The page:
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michael tell us that story. i'm sorry. tell us that story did the two of you met at just one of the one of those events. yeah, yes. so lynda was respond. he got books out of my car for me. they were too happy. i had i had the wonderful assignment lynda called and said i have an assignment for you and your assignment is to drive the congressman back to boston to catch his flight from author's vineyard and in order to do that you have to get here to martha's vineyard and you've got to do a few things while you're here. and so that's what i did. that was. that was the book signing. it was actually 35th anniversary of the march on washington president clinton charles ogletree anita hill and martin luther king the third with my daughter rebecca chester. we're paying we're paying tribute to the congressman for the 35th anniversary. and that was when dr. excuse me, president clinton came and read from his book at the church in i
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can't remember the church. yes, but my assignment was to turn the pages as yeah as the books got signed, but it was an incredible honor and and i enjoyed it and he's exaggerating. no, i was extremely helpful. the other thing that's interesting about that particularly event is that that is when president clinton acknowledged or did his mia culpa around monica lewinsky? so it the event turned out to be something. yeah, that was his first that was his first public appearance after the monica lewinsky scandal and he had called congressman lewis and told the congressman that he did not think he'd be able to make it and the congressman said mr. president you were my friend before you my friend after and i expect you to be there and he was there. yep. for walking history. this is it's amazing. so a couple of people have asked
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questions about the young folks that congressman lewis was so interested in so i'm going to ask both the questions and then i'm going to frame it a little bit. so maisie is asking. what can we do to cultivate leadership in our children's teens and young adults? and where's the other one and buck is wondering how he works with college students young people and is would like to hear more of how can we help our unemployed neighbors rather than i have to have my spring break trip. so the way that i want to frame, this is what did you hear? john lewis say to young people. when he was in conversation with them as he was so often, what was his message? what would he invite those young people to hear or say or do that our listeners might pass on to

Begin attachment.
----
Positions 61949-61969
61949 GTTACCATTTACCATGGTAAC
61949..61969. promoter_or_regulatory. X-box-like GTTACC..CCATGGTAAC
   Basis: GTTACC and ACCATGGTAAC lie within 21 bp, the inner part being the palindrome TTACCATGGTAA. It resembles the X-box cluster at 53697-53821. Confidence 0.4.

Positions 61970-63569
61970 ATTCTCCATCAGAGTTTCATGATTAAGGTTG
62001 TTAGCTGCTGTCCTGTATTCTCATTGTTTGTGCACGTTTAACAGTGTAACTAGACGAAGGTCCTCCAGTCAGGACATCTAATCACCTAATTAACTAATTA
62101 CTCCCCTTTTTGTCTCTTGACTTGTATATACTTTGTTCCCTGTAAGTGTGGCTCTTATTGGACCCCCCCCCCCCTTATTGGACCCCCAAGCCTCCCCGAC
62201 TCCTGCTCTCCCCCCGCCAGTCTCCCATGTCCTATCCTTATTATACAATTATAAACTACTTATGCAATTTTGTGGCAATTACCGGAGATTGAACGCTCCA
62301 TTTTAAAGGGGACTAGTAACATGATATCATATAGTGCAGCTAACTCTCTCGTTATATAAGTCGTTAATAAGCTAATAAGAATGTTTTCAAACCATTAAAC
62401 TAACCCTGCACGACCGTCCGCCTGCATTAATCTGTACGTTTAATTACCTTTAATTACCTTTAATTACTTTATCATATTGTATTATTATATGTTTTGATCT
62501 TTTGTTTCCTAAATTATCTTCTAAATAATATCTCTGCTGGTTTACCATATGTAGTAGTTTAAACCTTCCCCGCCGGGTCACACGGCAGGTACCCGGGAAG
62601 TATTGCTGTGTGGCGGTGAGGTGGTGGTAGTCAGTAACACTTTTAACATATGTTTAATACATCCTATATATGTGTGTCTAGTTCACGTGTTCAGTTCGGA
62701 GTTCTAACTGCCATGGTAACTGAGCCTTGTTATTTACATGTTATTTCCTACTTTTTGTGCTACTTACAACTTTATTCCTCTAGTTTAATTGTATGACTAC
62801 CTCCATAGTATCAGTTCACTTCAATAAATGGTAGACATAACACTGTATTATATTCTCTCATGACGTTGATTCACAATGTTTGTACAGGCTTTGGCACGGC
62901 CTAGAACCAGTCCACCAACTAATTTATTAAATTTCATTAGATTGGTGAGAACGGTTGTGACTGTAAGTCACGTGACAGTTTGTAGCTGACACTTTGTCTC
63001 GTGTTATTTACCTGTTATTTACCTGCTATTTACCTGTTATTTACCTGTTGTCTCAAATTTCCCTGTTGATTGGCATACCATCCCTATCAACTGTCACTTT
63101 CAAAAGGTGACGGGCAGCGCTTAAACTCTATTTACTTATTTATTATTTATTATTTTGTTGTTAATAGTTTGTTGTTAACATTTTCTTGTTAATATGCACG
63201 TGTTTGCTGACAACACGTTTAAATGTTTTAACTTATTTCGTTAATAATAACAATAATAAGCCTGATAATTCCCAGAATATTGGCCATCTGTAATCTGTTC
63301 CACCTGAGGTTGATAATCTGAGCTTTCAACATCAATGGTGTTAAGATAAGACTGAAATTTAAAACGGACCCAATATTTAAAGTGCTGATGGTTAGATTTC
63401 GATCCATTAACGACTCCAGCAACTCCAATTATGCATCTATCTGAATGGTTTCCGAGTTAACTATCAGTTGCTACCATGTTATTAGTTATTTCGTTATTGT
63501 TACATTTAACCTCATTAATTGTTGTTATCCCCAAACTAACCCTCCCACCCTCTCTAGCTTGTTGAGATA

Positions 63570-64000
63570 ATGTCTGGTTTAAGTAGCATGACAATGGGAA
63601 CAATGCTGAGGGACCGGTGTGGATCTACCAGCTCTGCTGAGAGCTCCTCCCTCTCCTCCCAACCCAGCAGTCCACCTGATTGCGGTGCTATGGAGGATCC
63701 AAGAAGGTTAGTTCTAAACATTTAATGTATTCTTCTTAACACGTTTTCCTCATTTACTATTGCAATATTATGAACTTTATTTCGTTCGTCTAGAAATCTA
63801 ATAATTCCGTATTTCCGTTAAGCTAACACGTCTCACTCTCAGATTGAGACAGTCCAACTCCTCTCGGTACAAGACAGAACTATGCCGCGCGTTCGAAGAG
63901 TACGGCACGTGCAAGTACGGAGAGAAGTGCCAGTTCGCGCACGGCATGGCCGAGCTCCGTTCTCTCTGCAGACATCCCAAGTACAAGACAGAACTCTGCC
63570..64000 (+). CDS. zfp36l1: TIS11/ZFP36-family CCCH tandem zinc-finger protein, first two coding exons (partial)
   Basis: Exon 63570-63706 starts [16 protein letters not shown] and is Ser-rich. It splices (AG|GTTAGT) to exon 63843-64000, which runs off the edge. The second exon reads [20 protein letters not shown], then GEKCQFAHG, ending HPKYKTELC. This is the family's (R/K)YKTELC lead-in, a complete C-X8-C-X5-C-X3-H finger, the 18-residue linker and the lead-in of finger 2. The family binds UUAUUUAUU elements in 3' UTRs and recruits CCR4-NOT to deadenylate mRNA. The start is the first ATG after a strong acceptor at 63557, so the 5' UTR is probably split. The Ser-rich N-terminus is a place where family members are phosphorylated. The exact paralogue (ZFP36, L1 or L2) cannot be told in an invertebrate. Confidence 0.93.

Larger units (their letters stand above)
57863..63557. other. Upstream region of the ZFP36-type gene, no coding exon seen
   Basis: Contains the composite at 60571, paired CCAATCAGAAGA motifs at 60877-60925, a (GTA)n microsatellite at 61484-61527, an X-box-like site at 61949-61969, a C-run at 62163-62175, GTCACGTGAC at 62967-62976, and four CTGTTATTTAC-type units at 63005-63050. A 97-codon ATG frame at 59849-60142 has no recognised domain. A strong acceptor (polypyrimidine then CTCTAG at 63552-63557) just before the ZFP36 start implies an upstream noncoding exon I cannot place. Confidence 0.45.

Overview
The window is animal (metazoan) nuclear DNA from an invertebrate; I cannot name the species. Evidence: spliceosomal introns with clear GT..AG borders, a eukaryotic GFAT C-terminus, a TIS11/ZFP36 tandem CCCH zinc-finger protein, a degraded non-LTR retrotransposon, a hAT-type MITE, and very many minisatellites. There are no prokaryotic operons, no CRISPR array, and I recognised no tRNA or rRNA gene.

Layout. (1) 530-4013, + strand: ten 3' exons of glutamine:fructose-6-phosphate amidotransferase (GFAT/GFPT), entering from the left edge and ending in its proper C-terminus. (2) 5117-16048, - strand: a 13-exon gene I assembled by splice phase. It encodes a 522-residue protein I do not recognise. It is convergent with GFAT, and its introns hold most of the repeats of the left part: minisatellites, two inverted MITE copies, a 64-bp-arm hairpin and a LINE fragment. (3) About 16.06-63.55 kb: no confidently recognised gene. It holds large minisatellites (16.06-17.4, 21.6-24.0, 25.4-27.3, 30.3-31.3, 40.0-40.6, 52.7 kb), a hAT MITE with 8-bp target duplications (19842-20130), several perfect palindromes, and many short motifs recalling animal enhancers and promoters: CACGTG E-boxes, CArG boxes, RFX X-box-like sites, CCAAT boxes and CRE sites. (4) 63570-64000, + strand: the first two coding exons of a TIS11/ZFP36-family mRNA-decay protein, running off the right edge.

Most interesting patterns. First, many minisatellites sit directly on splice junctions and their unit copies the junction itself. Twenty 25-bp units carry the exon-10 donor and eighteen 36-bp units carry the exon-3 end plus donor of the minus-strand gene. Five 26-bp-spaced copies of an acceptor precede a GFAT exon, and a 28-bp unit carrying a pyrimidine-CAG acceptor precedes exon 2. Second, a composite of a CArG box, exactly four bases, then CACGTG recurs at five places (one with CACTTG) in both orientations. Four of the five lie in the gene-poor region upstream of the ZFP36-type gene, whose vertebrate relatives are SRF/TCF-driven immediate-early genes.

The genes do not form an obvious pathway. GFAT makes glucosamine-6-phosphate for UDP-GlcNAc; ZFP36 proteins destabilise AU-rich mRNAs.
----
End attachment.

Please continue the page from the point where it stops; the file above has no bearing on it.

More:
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the young people. that they're working with. well, i would say i've had this wonderful opportunity every year. i look forward to it and it's the commencement seasons. and so i always made sure that i was on the schedule to travel with him to every single commencement because it was always exciting. but i think the best way that i could think about that question would be the congressman would often say in his commencement addresses. to find something so meaningful help me lend it with this because he would say find something so meaningful and so necessary. that you take yourself out of your own circumstances. and concern yourself with the circumstances of others. it was really a prescription for servant leadership where you are. you something is you've said it. i'm sorry. i don't have any another way to put it but it is to me what
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servant leadership is about where you are promoting the community. or other people as opposed to yourself something. that means more. to you then you mean to you? and that should be if it goes back to those core values find them stick with them never lose sight of them. let them be your guide always. just get involved just find something. so meaningful that you believe in and just go for it. he would say that was his favorite slogan go for it. he would tell everybody go for it. anything i'm in fabulous. okay, there's some really great. just trying to figure out what order to pull these into so you all have talked it, but none of us are going to be john lewis presumably we're not yet. so we're presumably not going to get there. but there's a question here
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about how you all were encouraged by him. so in other words. jen lewis was an extraordinary human who encouraged other people to be extraordinary and you all spent time with him in close proximity. so what did he do for you that you try to do for others? so in other words, what are the are there habits? are there practices are there ways that you encourage others other people. based on what you learned from him. for me it would be teaching and encouraging others. you know, i enjoy i feel it's my responsibility to share with young people. i learned from them an awful lot more today than before especially around technology as an example, but the the responsibility to teach and encourage, others is something i learned from him.
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i would say respect for other people just you know, your fellow man just respect for other people and and respecting their worth their dignity. he would say all the time and just really making sure that you extend yourself. you know helping hand literally all of the principles that we've talked about early on in john has talked about just really being there and being a serving and a connection to somebody else that you don't know and really respecting them. so i think that that's i'm not a good enough person to to teach or or inspire people, but i will say this. i think i would have had a very different and darker view. of the present and future of our democracy over the last five years. if not for john. if not for his example.